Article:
What are TRAINER KITES:
HQ makes arguably the BEST trainers in the world. They come in a diverse line up so I thought I'd summarize the range to help you select.
80% of the time I recommend the RUSH V PRO as the initial 2 line trainer for land use. If you live near a giant shallow water area then using a trainer in the water is fun, in which case I would then recommend the Hydra II which is the same as the RUSH V PRO but closed cell. These are both 2/3 line models and are the place to start.
The next step in your progression is a small 4 line LEI or FOIL trainer. BUT this adds a lot of power and technique and means you are now physically strapped into your kite ... so I recommend taking lessons at this point and not trying it on your own first. At the end of the lessons you will not even need to purchase a 4 line trainer. Also, many people have been hurt skipping steps on their journey towards learning to kiteboard, If you want to kite safely do it the right way, start with a 2 line trainer and take lessons.
My name is Ivano, I am a certified Kiteboarding instructor and have been flying and designing kites since 1989 and Sailing, Windsurfing and Kiteboarding since 2003. Contact me HERE if you have any questions. Thanks for reading.
Congrats to our new Tiwal owners - This is from the 2017 Tiwal cup... Let's hope for some wind soon!
Learning to sail is one of the best things you can ever do in life whether for you or for your kids (if you have any). I've been meaning to write a post on this topic for a while now and I've also spoken to some friends and colleagues to create a series of instructional videos and tutorials because I love teaching others this amazing experience. I have always said I love teaching as much as doing. Sharing your knowledge with others is one of the greatest things you can do in life.
I haven't had the chance to follow up on this yet, but as if the universe was reading my mind, yesterday I received an email from someone who wrote an article on just this topic. Her name is Jen Miller and she has an great website called Jen Reviews which provides honest reviews and in depth articles on a variety of subjects and products. She appreciated using some of our posts for her research and in turn wanted to share her article to our readers and subscribers and Im happy to do so. So for people learning to sail, here is a great read for you:
I often get asked what accessories I would recommend. I wrote an article about boater safety (HERE) in which I included a section on this but I thought it was worth making a separate post. If you can recommend any more please feel free to share in the comments section below. And if you enjoy these posts don't forget to subscribe to our RSS feed and Facebook Page (HERE) so you know as soon as we pos any thing new.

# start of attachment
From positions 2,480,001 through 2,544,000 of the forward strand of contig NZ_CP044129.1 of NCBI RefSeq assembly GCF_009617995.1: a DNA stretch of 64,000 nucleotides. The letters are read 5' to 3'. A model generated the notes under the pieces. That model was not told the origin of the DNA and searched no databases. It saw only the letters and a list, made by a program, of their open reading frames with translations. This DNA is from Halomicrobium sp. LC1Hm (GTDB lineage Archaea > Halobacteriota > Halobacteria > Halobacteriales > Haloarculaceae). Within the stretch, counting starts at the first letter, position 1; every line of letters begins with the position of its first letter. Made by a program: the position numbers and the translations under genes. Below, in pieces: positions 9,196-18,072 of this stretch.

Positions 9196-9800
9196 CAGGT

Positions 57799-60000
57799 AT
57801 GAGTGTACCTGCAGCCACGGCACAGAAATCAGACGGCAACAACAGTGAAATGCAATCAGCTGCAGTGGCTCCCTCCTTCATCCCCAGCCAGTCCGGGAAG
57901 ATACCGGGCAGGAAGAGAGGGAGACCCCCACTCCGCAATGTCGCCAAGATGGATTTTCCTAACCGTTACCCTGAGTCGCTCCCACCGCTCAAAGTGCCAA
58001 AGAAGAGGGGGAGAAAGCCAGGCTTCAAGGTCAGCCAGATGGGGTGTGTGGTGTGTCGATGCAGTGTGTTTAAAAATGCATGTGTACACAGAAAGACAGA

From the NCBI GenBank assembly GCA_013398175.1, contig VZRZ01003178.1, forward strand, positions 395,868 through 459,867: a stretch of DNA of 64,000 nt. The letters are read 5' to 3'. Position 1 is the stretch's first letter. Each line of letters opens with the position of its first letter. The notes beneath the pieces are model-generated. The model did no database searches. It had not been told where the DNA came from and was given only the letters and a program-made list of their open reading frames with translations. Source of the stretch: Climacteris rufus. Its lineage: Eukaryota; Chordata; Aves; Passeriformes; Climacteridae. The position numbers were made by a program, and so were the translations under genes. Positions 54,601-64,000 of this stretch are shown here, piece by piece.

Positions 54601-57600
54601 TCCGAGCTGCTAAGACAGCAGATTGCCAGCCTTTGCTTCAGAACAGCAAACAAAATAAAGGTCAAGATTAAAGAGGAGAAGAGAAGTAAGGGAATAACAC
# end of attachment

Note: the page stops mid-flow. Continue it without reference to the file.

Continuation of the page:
Here we go:
If you haven't received your MiniCat yet here's some photos and videos to get you excited! If you have received your MiniCat feel free to share your videos and we will post them onto our website!
We've sold out of our 2016 Tiwal Demo's and to be we we will likely never have them listed for 30% off again. We wanted to get as many boats on the water this year as possible and demand has been incredible. We know the more people that see these boats in action, the more people will want them.
While it's too late to get a demo you can still get a new 2017 Model fro 10% off. Hurry this sale ends at the end of January!
We also have a 2016 MiniCat 310 Sport Demo in Yellow for 30% off left. Hurry this deal will not last long! Prefer a new MiniCat, for the month of July we have 7% off!
Sorry friends our X-Cats are not currently on sale but if you want one before the end of summer you should put your order i soon. The factory has been swamped with orders especially after the Wall Street Journal article and wait time to get a new model will only get longer.
So take advantage of these great deals and be sure to get the most out of your summer!
Boater and Water Safety Checklist - What you need to bring and know to ensure safe and enjoyable time on the water.
Given the recent drowning at Wasaga Beach I wanted to write a post about what, in my opinion, you should bring with you on the water to ensure a safe and enjoyable outing. But more than that, playing in Element h20 is about preparedness and the right mindset as well as the right gear. Some things are required by law, but to really be safe and get the most out of it you need more. Below is my guide for more than just what to bring but to being prepared for sailing and waterspouts in general. Enjoy: